Even though the hotelier derives his roots, his upbringing, from the seven vices, in building L’Eden he constructs a haven rather than a hell from which he was raised.  L’Eden’s gardens on the other hand, were fashioned as a reminder of vices of fathers.  The Seven Deadly sins are aesthetically used in the garden setting, creating a stunning yet unsettling labyrinth in comparison to the seven men responsible for who Séverin and Tristan became.

Although Paris sparkles, even in the pre-morning hours, as though the night’s revelries left a trail of gold dust as a reminder of the splendor of the city that never sleeps, it is not the only beauty our eyes devour, we also feast our eyes on the characters Chokshi depicts who are as lovely and dark as the landscape, the city they encompass.

Meet the collection of characters from L’Eden:

Séverin – The Hotelier, Majnun, Madman, Emperor, Heir to the House Vanth.

Laila – The Dancer, Magical, The Performer, Motherly, The Mystery, L’Éngime.

Zofia – The Engineer, Genius, Phoenix, Socially Inept, OCD, Forger.

Tristan The Horticulturist, Fragile, the Artist, Arachnid and Insect Enthusiast, Childish, Forger.

Enrique – The Historian, Handsome, Witty, Dashing, Ostentatious.

Art by Nicole Deal

Chokshi fashions each character with a unique voice and past that is mapped out over the course of the novel, pin-pointing their vulnerabilities, their desires, and how they wish to change their world for the better.   One paragraph in particular that stands out and encompasses both the female character and her surroundings so vividly:

“When she stepped into the kitchen, she felt like a deity surveying the slivers of a universe not yet made.  She breathed easier in the kitchen.  Sugar and flour and salt had no memory.  Here, her touch was just that.  A touch.  A distance closed, an action brought to an end. ”

Roshani Chokshi, The Gilded Wolves

Last Thoughts Before I’m done

In just a few perfect sentences Chokshi hones into her character with an artisan’s skill.  In this moment we understand her wants, her desire to be in a place that has no other expectation, no pressures, no demons of rejection, somewhere that is safe and wholly hers.  Chokshi does this with all her characters throughout the novel and it makes this story even more rewarding.

As we run at a neck-breaking pace from one puzzle piece to the next, we find ourselves drawn to the friendships created between each character. Each character complements the others, even with their differences, weaknesses and shortcomings.  

They all band together and begin to carve a place for themselves in a city that would rather erase them from memory.  The dialogue is witty and clever, where the characters have a natural dynamic that is in pace with the storytelling.  And as we draw to the end it’s not quite clear if anyone is going to make it out alive.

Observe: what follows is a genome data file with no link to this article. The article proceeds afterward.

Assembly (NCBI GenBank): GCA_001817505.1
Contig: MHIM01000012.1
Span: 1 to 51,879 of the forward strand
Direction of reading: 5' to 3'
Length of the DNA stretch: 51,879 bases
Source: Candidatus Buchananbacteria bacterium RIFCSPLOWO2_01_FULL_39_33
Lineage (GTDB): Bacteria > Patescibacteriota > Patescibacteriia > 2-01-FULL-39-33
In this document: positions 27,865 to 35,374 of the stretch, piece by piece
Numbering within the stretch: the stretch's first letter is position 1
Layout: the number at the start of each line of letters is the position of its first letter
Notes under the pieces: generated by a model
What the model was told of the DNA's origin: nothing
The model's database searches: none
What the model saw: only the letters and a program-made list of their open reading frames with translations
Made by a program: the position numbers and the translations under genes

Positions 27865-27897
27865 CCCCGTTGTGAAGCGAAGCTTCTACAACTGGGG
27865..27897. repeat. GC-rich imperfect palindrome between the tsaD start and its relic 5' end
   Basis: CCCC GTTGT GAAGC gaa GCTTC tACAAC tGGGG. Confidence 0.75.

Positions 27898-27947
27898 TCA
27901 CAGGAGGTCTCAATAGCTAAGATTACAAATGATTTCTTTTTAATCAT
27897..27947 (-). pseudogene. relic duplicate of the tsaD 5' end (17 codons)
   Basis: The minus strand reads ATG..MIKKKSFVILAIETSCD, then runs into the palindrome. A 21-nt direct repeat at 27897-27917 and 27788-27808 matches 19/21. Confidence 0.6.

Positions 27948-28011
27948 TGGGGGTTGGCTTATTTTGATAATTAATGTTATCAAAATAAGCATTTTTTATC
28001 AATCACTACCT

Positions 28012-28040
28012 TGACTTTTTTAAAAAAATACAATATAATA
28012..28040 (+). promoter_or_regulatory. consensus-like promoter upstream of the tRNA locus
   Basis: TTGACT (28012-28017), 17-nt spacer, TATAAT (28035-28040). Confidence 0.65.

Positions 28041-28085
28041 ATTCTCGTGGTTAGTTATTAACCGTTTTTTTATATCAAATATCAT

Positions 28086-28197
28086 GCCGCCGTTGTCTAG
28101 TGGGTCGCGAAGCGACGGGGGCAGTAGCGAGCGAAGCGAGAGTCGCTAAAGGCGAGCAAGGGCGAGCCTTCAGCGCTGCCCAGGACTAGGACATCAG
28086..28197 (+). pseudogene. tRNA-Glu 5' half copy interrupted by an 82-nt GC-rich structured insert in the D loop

Art by Nicole Deal

One Last Thought

In short, Gilded Wolves is like Stephen Spielberg’s Indiana Jones, Raiders of the Lost Ark meets Leigh Bardugo’s Six of Crows.  Chokshi blends the wild adventure, an utterly swoon-worthy evolving romances, treasure hunting, and truth seeking with a collection of characters who are not only experts in their individual craft, but are ruthless, with a no-nonsense attitude in obtaining what they want at any cost. 

The novel is full of beauty that floods your senses. Dazzling landscapes, delicious food that has your belly speaking and your mouth watering, and an ending that will have you craving for more.

Happy Reading  ̴  Cece

RATING: ink blotink blotink blot – Satisfyingly Inked

Publisher: Wednesday Books

Publication Date: May, 2019

Pages: 400

ISBN-10: 125014454X

ISBN-13: 978-1250144546

Audience: Young Adult; ages 12-18

Jacket Photo-Illustration: James Iacobelli

Jacket Design: Kerri Resnick

Similar Books to The Gilded Wolves Recommended by Sheaf and Ink

Six of Crows
Six of Crows, Leigh Bardugo

We Hunt the Flame
We Hunt the Flame, Hafsah Faizal

Spin the Dawn
Spin the Dawn, Elizabeth Lim

Need More Book Recommendations?

Sheaf & Ink has reviewed a number of Young Adult novels in historical fiction and fantasy like The Gilded Wolves. Read Wicked Saints and The Silvered Serpents reviews to find your next favorite book and join the conversation. We love hearing from you.

Wicked Saints by Emma A. Duncan

The Silvered Serpents by Roshani Chokshi

This Post Has 6 Comments

  1. Cassandra D

    Looks very interesting.

    1. Cece Beckman

      It is! I was intrigued by the author’s note at the end of the book and how she described the origins of her story. If you end up reading, let me know what you think!

  2. Rambling Poet(Dw)

    I’ve been really wanting to read this book! The fantastical sense and romance will most likely make it into my top 10 books of all time. I’m really hoping to get it!

    1. Cece Beckman

      It’s definitely a good read and yes, it has all the right elements for top shelf. The end makes you anxious for the next book. Best of luck!

  3. Lydia

    You should credit the artist of the character images (Nicole Deal, I believe).

    1. Cece Beckman

      Thank you for your comment. If you click on any of the character images they go directly to her website. I’ve updated the captions under each character image with Nicole Deal’s name with another link to her website.